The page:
When President Cyril Ramaphosa announced on 12 July that alcohol sales would be immediately banned and that the curfew was back (from 9pm to 4am), the founder and CEO of the Rockets Group, Sean Barber, was placed in an unfortunate position.
The Rockets Group, comprising 12 establishments across South Africa, was forced to temporarily close one of its biggest restaurants, Rockets Bryanston, on 16 July, as this branch generates most of its revenue through the sale of alcohol.
“There is no happy end in sight for us. We were all waiting for the lockdown to end as a group of restaurateurs across the country thinking we would just be two to four weeks behind what was happening in Europe and the rest of the world,” Barber said in a webinar hosted by Covid Business Rescue Assistance (Cobra) on Thursday 23 July.
“Those governments trust their restaurants enough to be responsible enough to provide a safe environment to serve food and beverages, but that’s obviously not what our government thought of us.”
Barber was not the only one to suffer the consequences of Ramaphosa’s abrupt announcement.
On Wednesday 22 July, restaurateurs across the country participated in a #JobsSavesLives protest organised by the Restaurant Association of South Africa (RASA), which CEO Wendy Alberts says highlighted how the industry contributed to the South African economy:
“The industry right now is clearly frail because we have gone from being a R7-billion industry to being a R1-billion industry.”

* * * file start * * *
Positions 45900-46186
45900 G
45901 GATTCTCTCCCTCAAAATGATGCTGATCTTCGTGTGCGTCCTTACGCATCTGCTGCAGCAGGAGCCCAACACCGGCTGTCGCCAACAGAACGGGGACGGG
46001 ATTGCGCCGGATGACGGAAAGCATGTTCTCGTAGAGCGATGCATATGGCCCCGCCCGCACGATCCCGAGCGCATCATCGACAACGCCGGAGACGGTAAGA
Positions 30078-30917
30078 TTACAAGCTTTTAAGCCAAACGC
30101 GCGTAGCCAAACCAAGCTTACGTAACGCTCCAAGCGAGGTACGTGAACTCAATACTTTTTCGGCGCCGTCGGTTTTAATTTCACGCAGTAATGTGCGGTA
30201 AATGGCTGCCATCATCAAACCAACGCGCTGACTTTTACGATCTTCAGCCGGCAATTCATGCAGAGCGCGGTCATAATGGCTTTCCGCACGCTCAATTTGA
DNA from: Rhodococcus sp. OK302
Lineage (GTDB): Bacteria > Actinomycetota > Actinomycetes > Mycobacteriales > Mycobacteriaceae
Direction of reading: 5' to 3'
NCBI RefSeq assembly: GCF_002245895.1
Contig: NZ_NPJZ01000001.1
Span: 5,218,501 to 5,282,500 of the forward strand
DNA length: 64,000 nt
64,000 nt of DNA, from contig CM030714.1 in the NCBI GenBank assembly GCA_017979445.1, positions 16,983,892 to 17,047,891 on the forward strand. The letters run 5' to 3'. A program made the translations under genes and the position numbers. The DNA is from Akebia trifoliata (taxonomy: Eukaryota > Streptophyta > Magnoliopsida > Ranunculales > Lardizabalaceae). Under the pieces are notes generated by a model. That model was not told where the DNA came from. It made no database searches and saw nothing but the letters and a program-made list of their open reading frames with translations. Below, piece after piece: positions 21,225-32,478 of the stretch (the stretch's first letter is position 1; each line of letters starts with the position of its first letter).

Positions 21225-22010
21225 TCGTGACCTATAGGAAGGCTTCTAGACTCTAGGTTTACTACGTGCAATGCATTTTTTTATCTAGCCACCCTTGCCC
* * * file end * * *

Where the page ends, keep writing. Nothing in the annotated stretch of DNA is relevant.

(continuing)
Alberts said, according to their data, beyond the 15,772 restaurants that had closed their doors, 70% of staff in the industry have been permanently retrenched.
“If this is the state we are currently in, we are in a far worse position than what we had anticipated,” Alberts added.
Following the peaceful protest on Wednesday, Ramaphosa responded to a letter written by RASA, the National Liquor Traders Council, Liquor Traders Association of South Africa, and Business Leadership South Africa on Tuesday 21 July requesting a meeting regarding the alcohol ban.
“The president acknowledged our proposal where we put a very feasible proposal out to lift the liquor ban not only for restaurants but on a national basis, and said that we need to have consultation and engagement to unpack that proposal. They did acknowledge the urgency,” Alberts said.
Alberts believes that the government’s decision to ban alcohol sales because, it said, alcohol-related traumas were overburdening the public health system, is not fair on the restaurant industry as restaurants do “know how to serve alcohol”.
“You can’t be in charge of the health industry and you are not also consulting the restaurants and making decisions on behalf of us,” Alberts said.
“We were already basically white-knuckling through those first three months of the lockdown, then to only be faced with the poisoned chalice of ‘you can open but you cannot serve alcohol’.
“There have been some landlords who have been amazing, but others where they expect tenants to pay full rentals and utilities, which isn’t fair,” Alberts said.
“Restaurants and businesses could sustain themselves if they didn’t have these massive leases and big rentals.”
Landlords, however, are also in a precarious position – they have to decide between releasing tenants who can’t pay their rent and having an empty property.
And fear of contracting the virus has led to consumer confidence dropping.
“Has people’s desire to go out changed? 100% it has,” Barber said. “The fallback and fallout of people wanting to go to restaurants is huge, but we hope that it will lessen as the hysteria around Covid-19 dissipates slightly.” DM
"If more of us valued food and cheer and song above hoarded gold it would be a merrier world." ~ JRR Tolkien